He said the power of the Maori voice in Parliament was diluted because Maori MPs were spread across parties and had to stick to party lines. "The trouble is that there are 20 of us and 19 are too scared to stand up. There are some very talented Maori MPs in there, but they are locked in to their parties and so they just go quiet. Well, I don't think anyone elected us to go quiet."I have entertained this idea and it certainly has merits - if it could be achieved. And that is where I get into some problems because members of a Party owe their allegiance firstly to the Party. There is no choice unless you want to walk as we have seen some do. Most don't walk, they have gone quietly. But people change and who knows - I can't see any harm in trying - I'd love to be wrong.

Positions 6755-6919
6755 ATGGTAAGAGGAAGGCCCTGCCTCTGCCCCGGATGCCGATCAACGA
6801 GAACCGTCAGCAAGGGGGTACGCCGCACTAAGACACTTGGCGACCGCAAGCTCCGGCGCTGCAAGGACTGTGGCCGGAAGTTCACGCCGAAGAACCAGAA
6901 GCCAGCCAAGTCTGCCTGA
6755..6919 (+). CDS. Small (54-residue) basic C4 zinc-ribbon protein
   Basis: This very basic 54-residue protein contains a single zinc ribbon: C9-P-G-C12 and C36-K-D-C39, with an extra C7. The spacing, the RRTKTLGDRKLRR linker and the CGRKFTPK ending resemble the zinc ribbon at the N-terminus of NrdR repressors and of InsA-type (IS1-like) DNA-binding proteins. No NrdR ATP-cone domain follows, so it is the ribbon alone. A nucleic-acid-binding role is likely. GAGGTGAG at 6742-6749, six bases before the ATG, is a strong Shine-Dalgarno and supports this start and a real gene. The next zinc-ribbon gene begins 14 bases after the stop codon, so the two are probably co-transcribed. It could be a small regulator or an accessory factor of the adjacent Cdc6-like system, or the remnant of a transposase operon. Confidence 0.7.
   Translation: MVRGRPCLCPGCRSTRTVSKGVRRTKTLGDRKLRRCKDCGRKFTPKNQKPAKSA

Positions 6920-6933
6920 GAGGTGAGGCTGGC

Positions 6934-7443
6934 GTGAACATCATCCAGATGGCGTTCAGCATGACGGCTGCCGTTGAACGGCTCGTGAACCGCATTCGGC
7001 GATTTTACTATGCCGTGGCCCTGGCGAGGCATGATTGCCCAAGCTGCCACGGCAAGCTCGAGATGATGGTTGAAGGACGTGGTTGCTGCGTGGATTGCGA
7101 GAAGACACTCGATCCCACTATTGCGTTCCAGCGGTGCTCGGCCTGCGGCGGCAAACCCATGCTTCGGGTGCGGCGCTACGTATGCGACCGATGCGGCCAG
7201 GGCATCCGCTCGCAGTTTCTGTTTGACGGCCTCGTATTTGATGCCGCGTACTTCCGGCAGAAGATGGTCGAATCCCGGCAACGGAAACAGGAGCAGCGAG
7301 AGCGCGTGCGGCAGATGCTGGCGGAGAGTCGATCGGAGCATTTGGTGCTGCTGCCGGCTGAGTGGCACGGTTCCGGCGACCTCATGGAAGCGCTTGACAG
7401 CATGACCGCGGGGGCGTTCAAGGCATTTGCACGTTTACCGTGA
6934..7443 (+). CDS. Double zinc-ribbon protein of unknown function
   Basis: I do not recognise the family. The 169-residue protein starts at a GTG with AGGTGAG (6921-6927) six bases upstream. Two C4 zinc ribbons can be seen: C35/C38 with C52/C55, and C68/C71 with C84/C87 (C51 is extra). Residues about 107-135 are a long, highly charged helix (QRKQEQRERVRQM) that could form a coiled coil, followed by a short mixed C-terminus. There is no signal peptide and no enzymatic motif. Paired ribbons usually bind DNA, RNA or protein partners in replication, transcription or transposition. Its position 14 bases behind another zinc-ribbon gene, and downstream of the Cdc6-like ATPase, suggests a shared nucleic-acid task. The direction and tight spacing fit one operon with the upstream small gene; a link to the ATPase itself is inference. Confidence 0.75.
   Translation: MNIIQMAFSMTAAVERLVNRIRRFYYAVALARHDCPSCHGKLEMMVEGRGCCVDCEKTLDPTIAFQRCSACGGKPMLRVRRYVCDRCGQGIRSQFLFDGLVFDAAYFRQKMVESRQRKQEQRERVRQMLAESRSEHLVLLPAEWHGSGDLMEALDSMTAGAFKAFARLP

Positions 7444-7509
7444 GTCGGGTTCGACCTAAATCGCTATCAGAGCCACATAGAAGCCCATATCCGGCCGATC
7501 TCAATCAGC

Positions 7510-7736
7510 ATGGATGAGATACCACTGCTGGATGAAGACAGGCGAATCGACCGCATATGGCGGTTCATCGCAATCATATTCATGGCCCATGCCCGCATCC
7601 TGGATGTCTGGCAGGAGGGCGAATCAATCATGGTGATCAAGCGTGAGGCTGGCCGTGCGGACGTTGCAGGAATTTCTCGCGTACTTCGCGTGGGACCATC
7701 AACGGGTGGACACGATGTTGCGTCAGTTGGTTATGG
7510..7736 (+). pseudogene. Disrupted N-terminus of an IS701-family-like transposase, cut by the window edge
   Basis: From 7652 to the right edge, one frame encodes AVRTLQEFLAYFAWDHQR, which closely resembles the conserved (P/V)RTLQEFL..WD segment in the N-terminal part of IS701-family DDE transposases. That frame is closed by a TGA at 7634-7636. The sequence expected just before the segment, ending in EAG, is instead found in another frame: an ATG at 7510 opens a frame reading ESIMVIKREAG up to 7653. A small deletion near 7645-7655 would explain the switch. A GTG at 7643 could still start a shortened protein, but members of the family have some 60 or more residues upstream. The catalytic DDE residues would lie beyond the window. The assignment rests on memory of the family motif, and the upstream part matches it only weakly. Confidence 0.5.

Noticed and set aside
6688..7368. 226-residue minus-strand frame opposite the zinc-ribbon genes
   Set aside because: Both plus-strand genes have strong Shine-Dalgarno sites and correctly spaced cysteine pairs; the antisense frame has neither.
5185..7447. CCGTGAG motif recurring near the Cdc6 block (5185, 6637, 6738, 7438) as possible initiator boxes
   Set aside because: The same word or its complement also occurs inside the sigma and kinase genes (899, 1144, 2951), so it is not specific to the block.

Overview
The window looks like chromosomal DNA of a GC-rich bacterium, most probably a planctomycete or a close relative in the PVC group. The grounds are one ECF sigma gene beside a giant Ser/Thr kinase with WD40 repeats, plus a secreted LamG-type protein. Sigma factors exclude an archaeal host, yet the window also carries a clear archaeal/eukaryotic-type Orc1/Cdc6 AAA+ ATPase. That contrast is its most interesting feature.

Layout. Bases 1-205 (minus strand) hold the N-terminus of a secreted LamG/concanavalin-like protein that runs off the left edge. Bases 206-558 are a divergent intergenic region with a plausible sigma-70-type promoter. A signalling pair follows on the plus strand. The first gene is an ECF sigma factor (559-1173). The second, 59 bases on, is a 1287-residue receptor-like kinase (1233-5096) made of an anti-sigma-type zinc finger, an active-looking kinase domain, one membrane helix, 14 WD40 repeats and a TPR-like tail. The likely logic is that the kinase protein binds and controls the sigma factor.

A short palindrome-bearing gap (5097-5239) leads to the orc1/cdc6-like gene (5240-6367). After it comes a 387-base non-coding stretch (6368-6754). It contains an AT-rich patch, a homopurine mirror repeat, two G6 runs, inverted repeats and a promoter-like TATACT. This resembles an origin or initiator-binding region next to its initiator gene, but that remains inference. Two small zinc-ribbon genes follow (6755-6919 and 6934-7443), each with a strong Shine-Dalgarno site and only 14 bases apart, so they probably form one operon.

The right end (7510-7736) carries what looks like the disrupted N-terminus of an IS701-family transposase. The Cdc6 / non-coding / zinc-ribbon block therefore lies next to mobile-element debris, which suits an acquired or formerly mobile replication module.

I'm not sure why Hone has raised the issue now - seems like there are other important issues to put out there. It does contribute to a more statesmanlike approach I suppose.
For me rather than a Māori Parliment, at this time i'd like to see The Mana Party grow in strength and became so influencial that these other politicians will see that the kaupapa is tika and the way forward. Then they can join and help paddle the waka.
The Mana Party has a mauri of it's own and it is attracting people who believe in the kaupapa. Hone is the inspirational leader no doubt, he has the mana and the people are rightly following him. But the Mana Party is not Hone - they are intertwined yet seperate: the burst of energy that causes a solar flare is connected yet discrete.